Dwarf umbrella plant or Hawaiian schefflera (Schefflera arboricola) may also simply be called "arboricola" at a tropical plant nursery. Grow it as a tropical hedge outdoors in frost-free regions (USDA Hardiness Zones 10 and warmer) or as a bushy potted house plant elsewhere. This evergreen shrub potentially grows 10 to 20 feet tall and nearly as wide, and it responds well to occasional stem pruning.
Adaptable to a wide range of light exposures, Hawaiian schefflera grows best with no more than six hours of daily sunlight. In interiors, bright indirect light works well, and it acclimates to even dimmer light, as long as the soil remains on the dry side. Providing any amount of sunlight for no more than 6 hours allows for retention of leaves and prevention of sun scald on foliage, especially on varieties with variegated coloring. In the tropical garden, use it as a shady hedge plant under evergreen trees or foundation beds. In hot summer regions or in drier, sandy soils, shade from the intense midday sun proves best.
The key to a healthy Hawaiian schefflera is well-draining soil. It does best in sandy or loamy soils with organic matter incorporated; avoid heavy clay or compacting soils that impede water drainage. Soil pH tolerance includes slightly alkaline and mildly acidic types. Regardless of where the plant is grown, the soil must never become or remain soggy after rains or watering, which promotes root and stem rot. Overall, a moist to slightly dry soil works best for this shrub.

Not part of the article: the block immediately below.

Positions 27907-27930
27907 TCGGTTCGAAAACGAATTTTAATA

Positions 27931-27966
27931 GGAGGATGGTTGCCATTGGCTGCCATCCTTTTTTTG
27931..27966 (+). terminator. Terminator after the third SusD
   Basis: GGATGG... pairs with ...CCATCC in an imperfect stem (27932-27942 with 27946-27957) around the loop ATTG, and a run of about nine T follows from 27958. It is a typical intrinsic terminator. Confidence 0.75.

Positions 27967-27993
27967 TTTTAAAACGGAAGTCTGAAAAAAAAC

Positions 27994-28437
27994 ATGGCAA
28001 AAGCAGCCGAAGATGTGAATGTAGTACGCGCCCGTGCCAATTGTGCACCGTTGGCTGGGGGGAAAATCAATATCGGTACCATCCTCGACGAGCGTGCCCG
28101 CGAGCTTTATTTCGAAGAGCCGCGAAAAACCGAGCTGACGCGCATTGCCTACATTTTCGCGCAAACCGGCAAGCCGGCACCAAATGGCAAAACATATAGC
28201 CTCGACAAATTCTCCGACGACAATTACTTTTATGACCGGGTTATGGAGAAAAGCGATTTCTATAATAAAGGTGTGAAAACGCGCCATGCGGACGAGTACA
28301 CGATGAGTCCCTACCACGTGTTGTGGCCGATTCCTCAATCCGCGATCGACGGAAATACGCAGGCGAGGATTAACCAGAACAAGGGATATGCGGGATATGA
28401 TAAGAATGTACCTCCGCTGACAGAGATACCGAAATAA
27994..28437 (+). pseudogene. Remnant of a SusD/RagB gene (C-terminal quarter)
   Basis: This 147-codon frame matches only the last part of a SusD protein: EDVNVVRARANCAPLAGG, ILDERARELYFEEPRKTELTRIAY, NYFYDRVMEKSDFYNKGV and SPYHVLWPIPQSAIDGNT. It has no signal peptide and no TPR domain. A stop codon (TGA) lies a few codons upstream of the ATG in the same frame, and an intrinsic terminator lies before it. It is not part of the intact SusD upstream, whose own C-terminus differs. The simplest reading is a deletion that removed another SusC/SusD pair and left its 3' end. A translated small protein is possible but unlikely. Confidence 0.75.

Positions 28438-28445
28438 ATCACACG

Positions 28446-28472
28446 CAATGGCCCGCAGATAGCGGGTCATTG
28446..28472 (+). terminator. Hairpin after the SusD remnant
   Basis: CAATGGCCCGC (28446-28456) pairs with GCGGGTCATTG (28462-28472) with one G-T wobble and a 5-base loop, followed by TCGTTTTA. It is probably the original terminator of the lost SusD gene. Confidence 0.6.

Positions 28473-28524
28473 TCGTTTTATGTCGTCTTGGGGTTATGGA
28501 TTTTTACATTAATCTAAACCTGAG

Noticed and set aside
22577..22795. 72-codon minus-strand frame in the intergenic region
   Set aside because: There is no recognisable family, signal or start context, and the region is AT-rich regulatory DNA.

Don't over-water. Supply about 1 inch of water (either irrigation or natural rainfall) to the Hawaiian schefflera each week during the growing season from spring to early fall. Water more frequently in sandy soils or in hot weather. In general, allow the soil's top inch to become dry before another watering. In winter, reduce watering frequency so that 1 inch of water is supplied every 10 to 21 days.
Hawaiian schefflera does not need a lot of fertilizer to look good and grow with health. Use a well-balanced liquid fertilizer according to product label directions as part of watering only during the spring and summer months. Stop fertilizing in autumn and winter when sunlight intensity wanes. Alternatively, scatter granules of a slow-release fertilizer over the root zone in spring. Outdoor plants may only need a fresh application of compost or well-cured manure in spring to sustain good growth and flowering.
When stems become leggy or awkward in shape, or to rejuvenate the shrub, cut back stems with pruners in spring. New grow tips will sprout from the area just below the pruning. Prune off flowers or fruits as needed, or if they become unsightly.
Schefflera arboricola is usually free from pests and diseases. Monitor foliage and stems for scale insects and spider mites. Scale often results when plants receive too little light, and spider mites when air is dry and there is little air movement. Outdoor plants exposed to cold, dry winter winds often drop foliage in excess. Indoors, avoid placing the containerized Hawaiian schefflera in the drafts of heating and air-conditioning vents.